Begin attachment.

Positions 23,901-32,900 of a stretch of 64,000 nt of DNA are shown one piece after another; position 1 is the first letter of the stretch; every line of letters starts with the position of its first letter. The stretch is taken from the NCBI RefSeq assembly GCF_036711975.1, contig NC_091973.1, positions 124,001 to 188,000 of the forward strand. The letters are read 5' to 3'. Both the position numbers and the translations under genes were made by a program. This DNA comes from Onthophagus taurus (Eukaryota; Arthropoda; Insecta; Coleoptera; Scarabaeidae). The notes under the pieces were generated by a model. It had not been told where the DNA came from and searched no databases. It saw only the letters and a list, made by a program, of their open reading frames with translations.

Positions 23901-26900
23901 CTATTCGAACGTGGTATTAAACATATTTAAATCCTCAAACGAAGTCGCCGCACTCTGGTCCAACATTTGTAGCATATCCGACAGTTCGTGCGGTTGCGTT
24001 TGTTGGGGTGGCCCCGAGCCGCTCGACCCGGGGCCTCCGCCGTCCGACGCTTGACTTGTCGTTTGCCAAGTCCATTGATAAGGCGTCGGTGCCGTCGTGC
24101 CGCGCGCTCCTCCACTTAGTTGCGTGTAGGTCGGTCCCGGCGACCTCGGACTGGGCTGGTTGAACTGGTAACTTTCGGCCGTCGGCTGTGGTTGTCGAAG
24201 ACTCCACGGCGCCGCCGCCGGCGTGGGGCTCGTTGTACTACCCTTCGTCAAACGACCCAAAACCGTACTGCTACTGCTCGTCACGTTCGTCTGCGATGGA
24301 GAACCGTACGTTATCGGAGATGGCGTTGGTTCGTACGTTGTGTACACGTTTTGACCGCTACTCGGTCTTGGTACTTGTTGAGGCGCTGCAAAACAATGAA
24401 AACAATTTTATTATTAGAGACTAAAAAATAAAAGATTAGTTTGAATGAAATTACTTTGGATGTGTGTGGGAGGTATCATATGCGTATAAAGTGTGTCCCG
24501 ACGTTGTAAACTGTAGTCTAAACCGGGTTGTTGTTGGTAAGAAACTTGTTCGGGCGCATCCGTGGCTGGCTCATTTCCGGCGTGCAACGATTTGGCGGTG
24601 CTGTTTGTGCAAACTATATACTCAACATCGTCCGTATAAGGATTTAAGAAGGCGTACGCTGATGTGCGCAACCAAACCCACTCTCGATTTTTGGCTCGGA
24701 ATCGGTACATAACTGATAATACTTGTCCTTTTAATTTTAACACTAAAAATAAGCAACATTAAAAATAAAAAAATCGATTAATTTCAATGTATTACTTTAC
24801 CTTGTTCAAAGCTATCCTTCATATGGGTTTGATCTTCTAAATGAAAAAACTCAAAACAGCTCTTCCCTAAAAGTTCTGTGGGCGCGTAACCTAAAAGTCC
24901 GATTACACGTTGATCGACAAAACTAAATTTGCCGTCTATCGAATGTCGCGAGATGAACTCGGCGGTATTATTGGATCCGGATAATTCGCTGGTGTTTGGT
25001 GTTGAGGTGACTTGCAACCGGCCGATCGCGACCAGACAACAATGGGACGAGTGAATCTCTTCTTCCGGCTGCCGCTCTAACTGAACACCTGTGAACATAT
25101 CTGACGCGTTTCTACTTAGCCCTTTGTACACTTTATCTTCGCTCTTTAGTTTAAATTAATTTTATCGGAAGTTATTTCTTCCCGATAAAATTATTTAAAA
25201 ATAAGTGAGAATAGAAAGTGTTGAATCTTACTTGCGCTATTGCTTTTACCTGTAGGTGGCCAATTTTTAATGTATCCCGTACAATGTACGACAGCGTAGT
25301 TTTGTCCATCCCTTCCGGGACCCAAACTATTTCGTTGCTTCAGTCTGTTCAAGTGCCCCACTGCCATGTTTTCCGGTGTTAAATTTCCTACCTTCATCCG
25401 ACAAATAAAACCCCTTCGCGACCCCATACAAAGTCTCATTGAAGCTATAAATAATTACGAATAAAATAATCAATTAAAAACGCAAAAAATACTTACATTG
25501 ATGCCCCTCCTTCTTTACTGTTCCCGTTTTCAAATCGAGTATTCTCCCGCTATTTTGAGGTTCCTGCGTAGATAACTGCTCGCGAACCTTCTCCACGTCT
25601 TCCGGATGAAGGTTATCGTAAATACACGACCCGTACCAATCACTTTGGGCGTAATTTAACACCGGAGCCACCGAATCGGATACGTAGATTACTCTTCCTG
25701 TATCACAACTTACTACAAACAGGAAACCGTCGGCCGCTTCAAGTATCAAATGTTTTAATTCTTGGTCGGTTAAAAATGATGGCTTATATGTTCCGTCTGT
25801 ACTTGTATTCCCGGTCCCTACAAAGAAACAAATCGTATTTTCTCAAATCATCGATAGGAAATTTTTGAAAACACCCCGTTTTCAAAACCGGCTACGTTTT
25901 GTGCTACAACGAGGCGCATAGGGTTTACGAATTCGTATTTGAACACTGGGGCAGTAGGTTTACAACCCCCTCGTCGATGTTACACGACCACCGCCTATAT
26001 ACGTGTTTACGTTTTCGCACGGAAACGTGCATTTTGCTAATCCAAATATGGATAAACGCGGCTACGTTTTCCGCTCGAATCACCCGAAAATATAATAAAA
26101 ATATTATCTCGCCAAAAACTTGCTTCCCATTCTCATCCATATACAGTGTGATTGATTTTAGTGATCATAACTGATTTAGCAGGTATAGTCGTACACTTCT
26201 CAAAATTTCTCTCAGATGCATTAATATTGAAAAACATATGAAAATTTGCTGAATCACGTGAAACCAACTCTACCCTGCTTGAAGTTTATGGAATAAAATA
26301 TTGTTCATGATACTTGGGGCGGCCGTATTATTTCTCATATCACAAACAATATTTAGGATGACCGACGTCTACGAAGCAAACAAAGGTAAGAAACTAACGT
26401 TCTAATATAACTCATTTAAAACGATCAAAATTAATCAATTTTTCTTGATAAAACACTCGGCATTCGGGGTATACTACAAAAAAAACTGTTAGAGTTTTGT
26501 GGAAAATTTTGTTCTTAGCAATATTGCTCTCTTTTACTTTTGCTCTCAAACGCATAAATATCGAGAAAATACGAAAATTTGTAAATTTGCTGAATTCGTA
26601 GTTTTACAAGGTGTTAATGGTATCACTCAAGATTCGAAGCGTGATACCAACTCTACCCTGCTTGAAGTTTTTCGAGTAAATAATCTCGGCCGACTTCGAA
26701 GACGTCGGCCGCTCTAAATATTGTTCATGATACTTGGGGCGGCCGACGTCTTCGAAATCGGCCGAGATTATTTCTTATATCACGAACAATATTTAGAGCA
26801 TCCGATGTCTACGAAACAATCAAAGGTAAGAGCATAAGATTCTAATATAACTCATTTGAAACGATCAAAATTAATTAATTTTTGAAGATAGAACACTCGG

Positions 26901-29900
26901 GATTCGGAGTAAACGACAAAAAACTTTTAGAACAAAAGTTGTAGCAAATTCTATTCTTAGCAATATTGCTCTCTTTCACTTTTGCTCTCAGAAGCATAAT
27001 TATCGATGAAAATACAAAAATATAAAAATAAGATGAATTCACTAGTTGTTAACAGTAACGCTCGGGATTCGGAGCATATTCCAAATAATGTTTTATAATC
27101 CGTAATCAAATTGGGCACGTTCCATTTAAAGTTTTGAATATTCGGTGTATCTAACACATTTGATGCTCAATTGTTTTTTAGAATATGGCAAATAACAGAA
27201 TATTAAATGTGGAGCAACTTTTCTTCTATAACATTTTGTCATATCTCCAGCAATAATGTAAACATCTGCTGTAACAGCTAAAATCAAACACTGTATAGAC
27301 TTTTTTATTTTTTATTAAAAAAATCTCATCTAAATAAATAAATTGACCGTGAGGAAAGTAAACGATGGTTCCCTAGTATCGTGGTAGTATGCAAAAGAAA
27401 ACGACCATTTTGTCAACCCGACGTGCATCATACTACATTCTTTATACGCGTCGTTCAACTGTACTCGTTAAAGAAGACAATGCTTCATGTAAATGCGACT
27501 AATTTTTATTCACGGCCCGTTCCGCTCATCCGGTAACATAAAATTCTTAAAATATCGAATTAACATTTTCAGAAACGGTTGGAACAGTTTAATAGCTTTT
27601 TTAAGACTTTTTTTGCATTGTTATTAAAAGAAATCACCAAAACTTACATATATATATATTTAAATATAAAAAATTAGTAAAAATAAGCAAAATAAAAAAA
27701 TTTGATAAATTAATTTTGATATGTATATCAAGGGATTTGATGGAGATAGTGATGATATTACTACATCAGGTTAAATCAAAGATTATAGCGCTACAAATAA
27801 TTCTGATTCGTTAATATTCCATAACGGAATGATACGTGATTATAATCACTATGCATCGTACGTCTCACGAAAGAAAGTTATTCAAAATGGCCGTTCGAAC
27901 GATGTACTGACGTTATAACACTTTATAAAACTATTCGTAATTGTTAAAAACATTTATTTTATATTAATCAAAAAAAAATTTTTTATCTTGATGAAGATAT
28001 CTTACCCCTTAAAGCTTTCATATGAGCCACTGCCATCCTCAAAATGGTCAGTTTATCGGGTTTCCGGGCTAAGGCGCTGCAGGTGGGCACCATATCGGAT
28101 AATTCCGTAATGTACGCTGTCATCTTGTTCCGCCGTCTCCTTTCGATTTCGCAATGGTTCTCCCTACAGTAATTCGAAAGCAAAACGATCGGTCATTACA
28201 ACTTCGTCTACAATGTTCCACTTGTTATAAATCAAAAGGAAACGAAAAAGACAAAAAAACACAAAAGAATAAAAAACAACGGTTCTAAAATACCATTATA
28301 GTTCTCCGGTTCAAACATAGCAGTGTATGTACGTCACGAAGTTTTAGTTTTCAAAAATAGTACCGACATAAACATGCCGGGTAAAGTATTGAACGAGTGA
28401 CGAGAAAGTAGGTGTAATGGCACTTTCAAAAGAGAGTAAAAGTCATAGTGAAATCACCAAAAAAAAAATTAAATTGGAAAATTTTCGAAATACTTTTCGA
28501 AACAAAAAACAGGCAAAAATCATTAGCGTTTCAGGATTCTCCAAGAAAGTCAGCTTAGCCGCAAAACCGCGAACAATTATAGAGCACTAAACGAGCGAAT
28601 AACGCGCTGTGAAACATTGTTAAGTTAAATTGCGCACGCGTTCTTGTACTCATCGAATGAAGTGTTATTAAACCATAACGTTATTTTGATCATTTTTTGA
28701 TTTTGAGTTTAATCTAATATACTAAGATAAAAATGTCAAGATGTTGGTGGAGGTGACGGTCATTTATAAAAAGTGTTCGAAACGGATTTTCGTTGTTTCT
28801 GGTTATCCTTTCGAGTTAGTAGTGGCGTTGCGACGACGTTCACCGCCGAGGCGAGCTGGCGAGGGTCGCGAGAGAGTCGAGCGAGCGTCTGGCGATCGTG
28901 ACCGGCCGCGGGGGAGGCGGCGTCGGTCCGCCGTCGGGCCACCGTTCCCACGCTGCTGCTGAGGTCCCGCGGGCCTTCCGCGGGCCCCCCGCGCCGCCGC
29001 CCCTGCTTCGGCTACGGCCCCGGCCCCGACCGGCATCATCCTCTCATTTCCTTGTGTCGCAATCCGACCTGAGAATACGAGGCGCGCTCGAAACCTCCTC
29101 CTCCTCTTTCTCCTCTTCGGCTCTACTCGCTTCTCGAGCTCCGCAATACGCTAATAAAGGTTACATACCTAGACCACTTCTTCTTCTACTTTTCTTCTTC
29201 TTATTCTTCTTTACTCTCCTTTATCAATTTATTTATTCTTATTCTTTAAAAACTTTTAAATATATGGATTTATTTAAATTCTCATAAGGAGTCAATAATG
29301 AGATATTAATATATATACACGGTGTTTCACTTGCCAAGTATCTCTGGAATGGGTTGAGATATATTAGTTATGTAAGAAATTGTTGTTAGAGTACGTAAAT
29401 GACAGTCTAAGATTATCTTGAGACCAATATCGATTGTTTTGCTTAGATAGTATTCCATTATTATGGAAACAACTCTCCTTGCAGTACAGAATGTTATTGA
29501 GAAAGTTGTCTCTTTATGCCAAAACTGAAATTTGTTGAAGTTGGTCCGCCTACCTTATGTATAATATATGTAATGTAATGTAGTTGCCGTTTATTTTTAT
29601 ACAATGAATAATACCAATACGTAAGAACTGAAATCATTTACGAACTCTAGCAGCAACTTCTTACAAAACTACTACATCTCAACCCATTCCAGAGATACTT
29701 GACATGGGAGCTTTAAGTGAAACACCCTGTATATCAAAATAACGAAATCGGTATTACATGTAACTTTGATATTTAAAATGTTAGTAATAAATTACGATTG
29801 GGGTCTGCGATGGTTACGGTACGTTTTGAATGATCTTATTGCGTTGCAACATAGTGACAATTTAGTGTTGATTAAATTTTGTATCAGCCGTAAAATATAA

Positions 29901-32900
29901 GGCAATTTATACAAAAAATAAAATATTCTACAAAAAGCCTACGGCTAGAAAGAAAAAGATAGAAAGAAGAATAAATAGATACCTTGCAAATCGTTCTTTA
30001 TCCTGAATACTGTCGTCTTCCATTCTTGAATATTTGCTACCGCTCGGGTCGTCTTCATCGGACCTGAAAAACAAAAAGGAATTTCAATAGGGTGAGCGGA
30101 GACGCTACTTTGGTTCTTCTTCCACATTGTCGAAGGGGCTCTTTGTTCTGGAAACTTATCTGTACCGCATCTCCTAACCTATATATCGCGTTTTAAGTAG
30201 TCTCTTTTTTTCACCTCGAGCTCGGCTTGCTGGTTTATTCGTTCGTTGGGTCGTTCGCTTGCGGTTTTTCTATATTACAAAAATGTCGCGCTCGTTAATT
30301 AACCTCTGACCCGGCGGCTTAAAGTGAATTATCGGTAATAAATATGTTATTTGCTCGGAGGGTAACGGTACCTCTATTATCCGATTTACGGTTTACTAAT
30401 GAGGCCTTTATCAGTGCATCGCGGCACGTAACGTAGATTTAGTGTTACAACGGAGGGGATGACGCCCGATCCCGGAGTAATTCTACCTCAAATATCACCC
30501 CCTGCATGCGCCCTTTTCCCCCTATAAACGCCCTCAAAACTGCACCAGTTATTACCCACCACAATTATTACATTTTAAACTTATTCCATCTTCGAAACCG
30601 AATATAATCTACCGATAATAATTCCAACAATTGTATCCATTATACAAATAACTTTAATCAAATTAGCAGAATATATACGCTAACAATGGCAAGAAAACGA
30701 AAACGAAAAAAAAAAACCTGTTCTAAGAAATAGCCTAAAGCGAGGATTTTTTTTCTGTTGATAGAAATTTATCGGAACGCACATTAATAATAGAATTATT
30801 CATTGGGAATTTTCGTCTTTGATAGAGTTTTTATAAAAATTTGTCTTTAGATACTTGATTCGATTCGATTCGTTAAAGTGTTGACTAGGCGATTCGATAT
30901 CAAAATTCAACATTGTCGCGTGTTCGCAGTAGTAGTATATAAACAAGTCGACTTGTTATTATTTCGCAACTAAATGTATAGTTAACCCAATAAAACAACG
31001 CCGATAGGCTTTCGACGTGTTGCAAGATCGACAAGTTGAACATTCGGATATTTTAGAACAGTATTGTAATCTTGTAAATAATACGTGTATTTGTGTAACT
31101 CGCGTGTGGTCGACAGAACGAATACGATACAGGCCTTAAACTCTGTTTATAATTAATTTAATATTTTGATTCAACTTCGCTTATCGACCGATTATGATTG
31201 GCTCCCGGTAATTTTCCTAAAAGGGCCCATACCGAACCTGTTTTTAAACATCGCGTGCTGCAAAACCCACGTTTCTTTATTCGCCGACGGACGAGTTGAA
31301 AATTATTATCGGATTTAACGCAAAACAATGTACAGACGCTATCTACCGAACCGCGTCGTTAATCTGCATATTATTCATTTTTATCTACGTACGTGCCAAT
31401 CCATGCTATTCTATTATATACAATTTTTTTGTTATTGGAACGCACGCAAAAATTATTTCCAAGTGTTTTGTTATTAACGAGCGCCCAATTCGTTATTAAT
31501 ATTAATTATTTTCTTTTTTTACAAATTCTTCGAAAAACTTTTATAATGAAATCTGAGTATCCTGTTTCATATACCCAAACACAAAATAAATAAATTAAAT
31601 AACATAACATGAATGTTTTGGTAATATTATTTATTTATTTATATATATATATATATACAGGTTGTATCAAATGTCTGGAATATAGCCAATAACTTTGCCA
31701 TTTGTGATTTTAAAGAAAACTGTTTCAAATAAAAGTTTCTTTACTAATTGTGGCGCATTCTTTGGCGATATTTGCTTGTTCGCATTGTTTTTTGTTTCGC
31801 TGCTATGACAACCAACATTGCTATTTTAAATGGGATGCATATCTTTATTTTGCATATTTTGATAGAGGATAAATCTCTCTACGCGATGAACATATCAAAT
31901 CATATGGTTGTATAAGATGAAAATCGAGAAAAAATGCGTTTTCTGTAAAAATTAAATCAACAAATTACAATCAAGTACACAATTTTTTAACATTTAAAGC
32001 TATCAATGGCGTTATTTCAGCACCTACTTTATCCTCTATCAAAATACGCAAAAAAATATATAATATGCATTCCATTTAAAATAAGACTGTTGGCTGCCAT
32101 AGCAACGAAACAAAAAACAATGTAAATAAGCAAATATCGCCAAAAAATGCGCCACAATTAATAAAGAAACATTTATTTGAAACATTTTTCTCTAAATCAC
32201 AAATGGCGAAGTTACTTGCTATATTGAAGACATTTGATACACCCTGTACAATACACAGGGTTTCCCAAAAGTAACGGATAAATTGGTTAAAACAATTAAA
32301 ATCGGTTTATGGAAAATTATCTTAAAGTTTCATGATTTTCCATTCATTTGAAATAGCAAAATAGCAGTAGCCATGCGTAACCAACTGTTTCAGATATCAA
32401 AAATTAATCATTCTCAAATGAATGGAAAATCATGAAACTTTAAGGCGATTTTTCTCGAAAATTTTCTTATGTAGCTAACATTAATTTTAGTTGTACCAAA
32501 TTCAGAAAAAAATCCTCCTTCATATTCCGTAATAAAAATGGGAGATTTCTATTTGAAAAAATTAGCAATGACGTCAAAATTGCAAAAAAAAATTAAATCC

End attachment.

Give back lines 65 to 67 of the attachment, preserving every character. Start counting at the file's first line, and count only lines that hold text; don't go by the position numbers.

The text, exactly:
29901 GGCAATTTATACAAAAAATAAAATATTCTACAAAAAGCCTACGGCTAGAAAGAAAAAGATAGAAAGAAGAATAAATAGATACCTTGCAAATCGTTCTTTA
30001 TCCTGAATACTGTCGTCTTCCATTCTTGAATATTTGCTACCGCTCGGGTCGTCTTCATCGGACCTGAAAAACAAAAAGGAATTTCAATAGGGTGAGCGGA
30101 GACGCTACTTTGGTTCTTCTTCCACATTGTCGAAGGGGCTCTTTGTTCTGGAAACTTATCTGTACCGCATCTCCTAACCTATATATCGCGTTTTAAGTAG